In 1885, Thomas Edison and his fellow inventor and friend, Era T. Gilliland, purchased thirteen acres from Samuel Summerlin along the southeastern edge of the Caloosahatchee River in Fort Myers, a town with fewer than 500 people at that time. Edison hired Boston-based architect Alden Frink to draw up plans for a house and a laboratory. Instead of asking Frink to design both domestic structures, Edison had Frink’s drawings for the first house mirrored to create Gilliland’s residence, located a few yards to the south of Edison’s. The plans for two houses and the laboratory were sent to the Kennebec Framing Company in Fairfield, Maine, where the architect Phillip Nye created a kit-of-parts that was shipped to Fort Myers for rapid assembly. The wood-frame, two-story houses each featured large fireplaces, hipped roofs, generous porches, and detached facilities for kitchens and staff quarters. Edison had the two houses outfitted with light fixtures from his laboratory in Menlo Park, New Jersey, and purchased a generator to operate them. According to historian Michele Albion, Edison and Gilliland each spent about $12,000 on their respective houses and furnishings (equivalent to about $305,000 today). The Edison residence was first referred to as “Seminole Lodge” in 1902 and was later joined to the Gilliland house by a breezeway.
Edison laid out the riverside portion of the estate on something resembling a nine-square grid, which is still reflected in the plan today. Three blocks of the grid contained gardens with trees and bushes along the street. The next set of blocks to the west held, from south to north, the Gilliland house, the Edison residence, the laboratory housing the electric generator, and the original Summerlin house that had been moved to the edge of the property. On the three large blocks to the west along the river, Edison planned large lawns. In 1892, however, after a rift with Gilliland, the house was sold. The large area to the east of Riverside Avenue (now McGregor Boulevard) became a botanical garden planted by the Edisons.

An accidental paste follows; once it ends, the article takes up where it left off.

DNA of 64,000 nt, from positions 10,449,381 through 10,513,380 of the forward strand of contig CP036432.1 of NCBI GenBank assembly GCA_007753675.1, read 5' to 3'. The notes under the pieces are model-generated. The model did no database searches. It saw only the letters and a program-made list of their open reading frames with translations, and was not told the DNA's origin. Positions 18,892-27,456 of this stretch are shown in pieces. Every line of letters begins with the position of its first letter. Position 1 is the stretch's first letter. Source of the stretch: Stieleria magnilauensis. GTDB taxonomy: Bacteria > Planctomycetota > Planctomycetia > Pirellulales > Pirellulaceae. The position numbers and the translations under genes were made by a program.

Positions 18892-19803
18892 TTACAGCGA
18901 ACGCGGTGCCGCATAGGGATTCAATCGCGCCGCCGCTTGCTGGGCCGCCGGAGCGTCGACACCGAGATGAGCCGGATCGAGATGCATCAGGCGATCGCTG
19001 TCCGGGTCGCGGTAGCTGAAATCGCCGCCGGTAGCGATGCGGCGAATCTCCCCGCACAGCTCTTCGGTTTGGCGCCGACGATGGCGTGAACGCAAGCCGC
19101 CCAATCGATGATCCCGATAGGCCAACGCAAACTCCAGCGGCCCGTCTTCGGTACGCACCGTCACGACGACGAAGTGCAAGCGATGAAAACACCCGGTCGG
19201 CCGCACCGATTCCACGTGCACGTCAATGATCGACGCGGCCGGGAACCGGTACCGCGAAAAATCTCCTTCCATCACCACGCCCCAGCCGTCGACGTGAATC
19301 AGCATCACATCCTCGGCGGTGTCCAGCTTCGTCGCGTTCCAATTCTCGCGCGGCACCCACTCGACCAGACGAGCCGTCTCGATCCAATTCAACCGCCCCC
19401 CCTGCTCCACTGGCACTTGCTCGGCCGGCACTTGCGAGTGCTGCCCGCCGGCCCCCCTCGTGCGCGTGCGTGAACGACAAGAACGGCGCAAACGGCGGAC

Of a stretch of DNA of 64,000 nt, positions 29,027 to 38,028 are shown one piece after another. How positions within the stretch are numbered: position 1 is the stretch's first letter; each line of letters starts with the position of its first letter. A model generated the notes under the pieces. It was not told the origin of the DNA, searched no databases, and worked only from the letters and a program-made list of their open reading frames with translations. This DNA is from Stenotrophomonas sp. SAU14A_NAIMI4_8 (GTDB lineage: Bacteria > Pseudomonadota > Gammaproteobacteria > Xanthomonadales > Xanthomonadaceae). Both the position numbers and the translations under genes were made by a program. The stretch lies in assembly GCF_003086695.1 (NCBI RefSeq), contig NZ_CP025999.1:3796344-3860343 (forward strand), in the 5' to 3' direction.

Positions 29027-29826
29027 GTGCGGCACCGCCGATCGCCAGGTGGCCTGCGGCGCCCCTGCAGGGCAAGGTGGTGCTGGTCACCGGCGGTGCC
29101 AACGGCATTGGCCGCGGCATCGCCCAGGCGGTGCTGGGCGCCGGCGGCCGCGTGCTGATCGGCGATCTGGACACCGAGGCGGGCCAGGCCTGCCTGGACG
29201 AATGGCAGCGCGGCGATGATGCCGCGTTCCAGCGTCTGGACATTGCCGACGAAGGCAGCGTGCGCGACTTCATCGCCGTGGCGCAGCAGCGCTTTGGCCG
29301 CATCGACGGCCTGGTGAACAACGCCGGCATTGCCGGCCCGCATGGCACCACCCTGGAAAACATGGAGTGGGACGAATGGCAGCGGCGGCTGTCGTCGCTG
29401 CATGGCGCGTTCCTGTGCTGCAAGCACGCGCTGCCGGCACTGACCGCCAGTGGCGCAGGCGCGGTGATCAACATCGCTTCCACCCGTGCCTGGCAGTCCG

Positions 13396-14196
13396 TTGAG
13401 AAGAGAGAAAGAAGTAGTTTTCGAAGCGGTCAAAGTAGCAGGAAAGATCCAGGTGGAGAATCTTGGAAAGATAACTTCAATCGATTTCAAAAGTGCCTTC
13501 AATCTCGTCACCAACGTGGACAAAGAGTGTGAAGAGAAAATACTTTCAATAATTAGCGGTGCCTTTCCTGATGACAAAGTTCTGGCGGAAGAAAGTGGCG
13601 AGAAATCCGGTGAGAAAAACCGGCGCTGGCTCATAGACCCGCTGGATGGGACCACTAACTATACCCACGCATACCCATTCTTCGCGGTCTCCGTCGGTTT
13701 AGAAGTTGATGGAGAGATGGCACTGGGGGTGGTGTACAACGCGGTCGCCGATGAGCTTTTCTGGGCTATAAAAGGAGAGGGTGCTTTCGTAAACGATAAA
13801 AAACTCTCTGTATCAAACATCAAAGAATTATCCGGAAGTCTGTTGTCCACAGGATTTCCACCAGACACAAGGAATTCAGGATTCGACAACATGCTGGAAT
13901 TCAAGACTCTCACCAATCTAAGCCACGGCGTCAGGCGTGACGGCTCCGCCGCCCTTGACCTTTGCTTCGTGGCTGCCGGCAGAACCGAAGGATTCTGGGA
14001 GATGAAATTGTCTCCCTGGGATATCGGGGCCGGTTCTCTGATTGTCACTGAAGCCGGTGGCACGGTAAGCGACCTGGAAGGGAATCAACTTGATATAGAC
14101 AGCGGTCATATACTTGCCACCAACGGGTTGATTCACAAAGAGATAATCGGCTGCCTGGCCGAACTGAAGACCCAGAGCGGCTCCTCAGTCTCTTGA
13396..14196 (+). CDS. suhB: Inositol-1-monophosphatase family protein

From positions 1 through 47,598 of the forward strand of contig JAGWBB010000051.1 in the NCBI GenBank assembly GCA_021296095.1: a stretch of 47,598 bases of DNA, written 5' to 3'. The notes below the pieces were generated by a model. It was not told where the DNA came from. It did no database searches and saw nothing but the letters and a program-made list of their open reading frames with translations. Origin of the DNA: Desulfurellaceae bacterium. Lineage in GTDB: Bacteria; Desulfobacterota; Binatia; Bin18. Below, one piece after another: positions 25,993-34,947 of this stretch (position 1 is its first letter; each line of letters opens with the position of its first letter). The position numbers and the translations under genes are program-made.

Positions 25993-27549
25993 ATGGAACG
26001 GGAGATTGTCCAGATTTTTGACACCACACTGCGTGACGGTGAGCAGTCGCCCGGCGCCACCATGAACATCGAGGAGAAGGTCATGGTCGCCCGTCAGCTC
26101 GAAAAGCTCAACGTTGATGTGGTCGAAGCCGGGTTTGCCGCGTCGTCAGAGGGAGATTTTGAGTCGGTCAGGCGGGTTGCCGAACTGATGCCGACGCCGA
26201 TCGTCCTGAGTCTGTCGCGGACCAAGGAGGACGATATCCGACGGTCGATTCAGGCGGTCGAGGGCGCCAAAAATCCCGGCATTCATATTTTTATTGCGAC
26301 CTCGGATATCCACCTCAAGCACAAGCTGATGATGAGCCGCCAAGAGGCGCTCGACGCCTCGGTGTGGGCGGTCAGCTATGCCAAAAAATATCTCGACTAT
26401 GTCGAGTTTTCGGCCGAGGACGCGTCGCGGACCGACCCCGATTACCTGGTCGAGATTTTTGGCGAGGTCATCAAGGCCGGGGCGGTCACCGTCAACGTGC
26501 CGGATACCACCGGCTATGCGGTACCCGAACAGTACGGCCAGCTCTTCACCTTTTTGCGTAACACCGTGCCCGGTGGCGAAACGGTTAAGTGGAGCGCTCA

When Henry Ford met Thomas Edison in 1896, Ford was a junior employee at the Detroit Edison Company, developing ideas for a gasoline-powered automobile engine and an assembly line to manufacture the Model T. Over the years, Edison and Ford grew friendly and traveled together with their families to Fort Myers and elsewhere. In 1916, when the two-story house, known as “The Mangoes,” came for sale on the property just to the south of the Edison residence, Henry Ford purchased it. The Craftsman bungalow was built in 1911 by its previous owner, Robert Smith. After the deaths of both Mina Edison and Henry Ford in 1947, the Edison and Ford houses were deeded to the City of Fort Myers. Together the two form a compound of historic buildings closely associated with the history of invention and industry in the United States, as well as to the importance of Florida as a winter retreat for residents from the north.
Albion, Michele Wehrwein. The Florida Life of Thomas Edison. Gainesville: University Press of Florida, 2008.
Smoot, Tom. The Edisons of Fort Myers: Discoveries of the Heart. Sarasota, FL: Pineapple Press, 2004.
Thulesius, Olav. Edison in Florida: The Green Laboratory. Gainesville: University Press of Florida, 1997.